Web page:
July 16th was a day the record books were re-written. It was my best day, and my worst day. It is a day I’ll never forget.
I started out my day at 8am in the morning doing a radio show interview. It was the typical questions you’d expect, asking about the records I was going for, and the cause I was raising money for. I casually told them I was roughly a half hour away from attempting the one hour squat record which stood at 122,000 pounds. Later that day I would go for the one hour deadlift record which was 90,000 pounds.
After a brief discussion about my powerlifting background and previous feats of strength for charity they wished me luck on my efforts and I was off to Goodlife fitness in Guelph.
The first one hour squat record started a little after 9am. Never before in the gym had I ever lasted the full one hour while attempting to break this record. We had figured out the pace I would need to break the 122,000 pound record. Yet, I had never been able to keep up the pace over the course of the hour.
The first half hour of the record attempt was grueling enough. By the half way mark I was tightening up in my legs, and had pain shooting up from my lower back. I gave the signal to my seconds to take off 30 pounds total from the bar I was lifting to lighten the load. This meant I would have to increase the amount of reps to reach my goal of totalling over 122,000 pounds squated over an hour.
Initially it was a gutsy move, but it proved to be beneficial as I managed to hang onto the right pace up until the last-minute of the record attempt. Then with 30 seconds left, and still slightly behind of the record I blasted out 21 reps and sealed my place in history. I fell forward with the bar crashing onto the rack, and me colliding with the floor.
There I layed as the ground spun underneath me over and over. I was too dizzy to get up, and could hardly catch my breath. I had lost 5 pounds of sweat, and was greatly depleted. The media snapped shots of me as I covered my face. After a few moments I got my breath back and my wits about me. I was helped up by my seconds and put onto a chair where I did an interview with the press.
After fielding a variety of questions I was helped back to the dressing room where I took a minute to collect myself. It’s hard to put into words how it feels to be pushed to the brink so close to breaking. The strain you put on your body is a lot, but the battle quickly becomes mental. If you can imagine doing the squatting movement with no weight on your back for an hour straight you can picture how the burn in your legs would feel. Imagine doing it with enough weight on your back to total 122,000 pounds after hundreds of reps of squats are completed in that hour. Your body is close to shutting down, and your mind is fighting against it to keep going.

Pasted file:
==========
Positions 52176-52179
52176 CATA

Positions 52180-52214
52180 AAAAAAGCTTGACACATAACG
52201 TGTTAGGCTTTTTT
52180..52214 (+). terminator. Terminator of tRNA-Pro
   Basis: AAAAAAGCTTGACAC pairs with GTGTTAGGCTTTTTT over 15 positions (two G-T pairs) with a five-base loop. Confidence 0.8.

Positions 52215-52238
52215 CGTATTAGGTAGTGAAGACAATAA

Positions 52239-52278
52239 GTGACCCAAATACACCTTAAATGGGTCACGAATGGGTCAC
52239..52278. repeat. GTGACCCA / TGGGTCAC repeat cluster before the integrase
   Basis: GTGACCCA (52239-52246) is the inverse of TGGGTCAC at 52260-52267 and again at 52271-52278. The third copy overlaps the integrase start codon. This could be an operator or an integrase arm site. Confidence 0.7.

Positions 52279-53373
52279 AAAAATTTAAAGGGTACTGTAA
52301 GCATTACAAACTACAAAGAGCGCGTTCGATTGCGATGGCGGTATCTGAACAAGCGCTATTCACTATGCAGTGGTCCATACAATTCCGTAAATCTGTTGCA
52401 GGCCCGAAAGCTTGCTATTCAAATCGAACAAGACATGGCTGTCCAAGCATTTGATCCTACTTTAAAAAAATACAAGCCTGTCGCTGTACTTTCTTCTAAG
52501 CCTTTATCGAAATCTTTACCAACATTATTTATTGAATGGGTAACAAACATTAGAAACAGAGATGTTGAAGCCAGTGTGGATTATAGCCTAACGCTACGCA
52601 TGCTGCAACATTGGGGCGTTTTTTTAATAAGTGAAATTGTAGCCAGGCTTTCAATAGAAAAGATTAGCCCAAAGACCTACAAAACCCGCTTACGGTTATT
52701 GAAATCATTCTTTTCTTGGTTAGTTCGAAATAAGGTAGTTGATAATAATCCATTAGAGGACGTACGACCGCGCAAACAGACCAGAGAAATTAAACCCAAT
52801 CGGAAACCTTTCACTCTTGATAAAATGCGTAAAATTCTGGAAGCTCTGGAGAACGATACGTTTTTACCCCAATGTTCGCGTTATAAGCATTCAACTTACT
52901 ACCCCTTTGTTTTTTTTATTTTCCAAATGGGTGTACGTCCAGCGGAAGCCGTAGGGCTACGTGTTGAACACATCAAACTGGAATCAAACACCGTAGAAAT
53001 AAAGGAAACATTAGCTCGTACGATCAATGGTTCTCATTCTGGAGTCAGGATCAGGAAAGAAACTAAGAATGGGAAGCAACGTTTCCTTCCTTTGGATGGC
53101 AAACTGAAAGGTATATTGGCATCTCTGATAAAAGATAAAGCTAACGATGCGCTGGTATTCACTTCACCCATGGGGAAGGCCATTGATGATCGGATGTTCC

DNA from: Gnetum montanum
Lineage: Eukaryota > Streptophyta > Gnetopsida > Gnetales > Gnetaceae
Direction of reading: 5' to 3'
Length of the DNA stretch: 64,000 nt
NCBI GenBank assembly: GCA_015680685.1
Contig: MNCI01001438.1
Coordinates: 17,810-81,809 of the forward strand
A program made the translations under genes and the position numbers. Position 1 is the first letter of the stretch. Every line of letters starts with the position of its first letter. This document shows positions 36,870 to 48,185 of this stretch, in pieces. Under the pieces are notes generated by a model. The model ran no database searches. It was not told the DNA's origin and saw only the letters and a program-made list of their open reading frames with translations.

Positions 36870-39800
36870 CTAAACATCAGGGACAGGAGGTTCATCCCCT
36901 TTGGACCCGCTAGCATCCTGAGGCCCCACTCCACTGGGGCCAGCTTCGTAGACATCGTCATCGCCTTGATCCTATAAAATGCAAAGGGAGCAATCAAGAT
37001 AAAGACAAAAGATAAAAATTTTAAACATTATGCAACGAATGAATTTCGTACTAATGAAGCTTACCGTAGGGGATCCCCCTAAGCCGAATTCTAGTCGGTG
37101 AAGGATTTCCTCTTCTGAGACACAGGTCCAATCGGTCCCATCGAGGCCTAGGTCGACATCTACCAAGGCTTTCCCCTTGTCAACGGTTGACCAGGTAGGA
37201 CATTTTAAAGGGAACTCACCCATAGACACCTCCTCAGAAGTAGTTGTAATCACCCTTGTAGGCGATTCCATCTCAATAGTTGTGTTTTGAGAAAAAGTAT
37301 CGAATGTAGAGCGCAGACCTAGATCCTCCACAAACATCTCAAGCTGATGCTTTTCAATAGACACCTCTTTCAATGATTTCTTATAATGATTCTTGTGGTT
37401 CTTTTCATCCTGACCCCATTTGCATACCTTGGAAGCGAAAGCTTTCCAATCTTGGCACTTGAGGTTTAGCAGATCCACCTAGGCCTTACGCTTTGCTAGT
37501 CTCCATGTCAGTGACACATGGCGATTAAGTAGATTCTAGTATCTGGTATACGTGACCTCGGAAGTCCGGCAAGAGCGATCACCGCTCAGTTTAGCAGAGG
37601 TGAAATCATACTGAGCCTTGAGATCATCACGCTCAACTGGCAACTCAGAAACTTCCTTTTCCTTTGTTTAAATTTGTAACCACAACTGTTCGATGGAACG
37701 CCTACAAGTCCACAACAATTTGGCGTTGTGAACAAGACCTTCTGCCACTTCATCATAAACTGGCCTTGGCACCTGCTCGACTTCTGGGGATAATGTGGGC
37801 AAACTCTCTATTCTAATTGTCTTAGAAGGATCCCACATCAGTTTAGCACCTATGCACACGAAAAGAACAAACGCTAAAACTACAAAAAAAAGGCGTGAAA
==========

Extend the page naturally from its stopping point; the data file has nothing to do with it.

I went back home to rest and eat what I could before my second record attempt in Hamilton at Ivor Wynne Stadium in front of 21,ooo screaming fans. What I ended up being able to eat was only a couple smoothies and some fruit and vegetables. It was not much, but with all the nervousness in my system I could not force much down. I had just taken a World record that some one else worked hard for. They likely took time off after the record attempt and left all the energy they had into that record. It likely sapped all their strength. They must have felt exactly as I felt. But my day was only half over…
I showed up at Ivor Wynne Stadium feeling like I had very little in my tank. I did an interview in front of the crowd in mid-field and told them I had taken a World record earlier that day and that I was sure I was about to take another one for them. They cheered my bravado. I was convinced I was just trying to talk myself into doing this again. I knew I was heading into hell one more time.
My chief second, Aras Kvedaras, taped my feet as I got ready for my second World record attempt of the day. I was positioned on the side of the field under a tent so I was blocked from the mid-summer sun. Despite the tent, I lost more fluids through several more pounds of sweat.
Minute after minute ticked by, and hundreds more reps were belted out as I broke another record. This time I deadlifted more than 95,000 pounds with the end of the record concluding during the football game’s half time. The crowd cheering my name as I belted off the final reps. Once again I had to seal the victory with a final salvo at the final 30 second mark. I belted off so many more reps that I destroyed the old record by 5,000 pounds in that final half-minute. A lot can happen in less than a minute.
With the half time on and my record complete I did an interview for the fans and asked them to please donate to the McMaster children’s hospital of Hamilton on my website. They cheered the cause and gave me a round of applause. Then they took to the field and I gave autographs and took pictures with them. My team tossed 6 Pack t-shirts into the stands for the kids (and some adults!)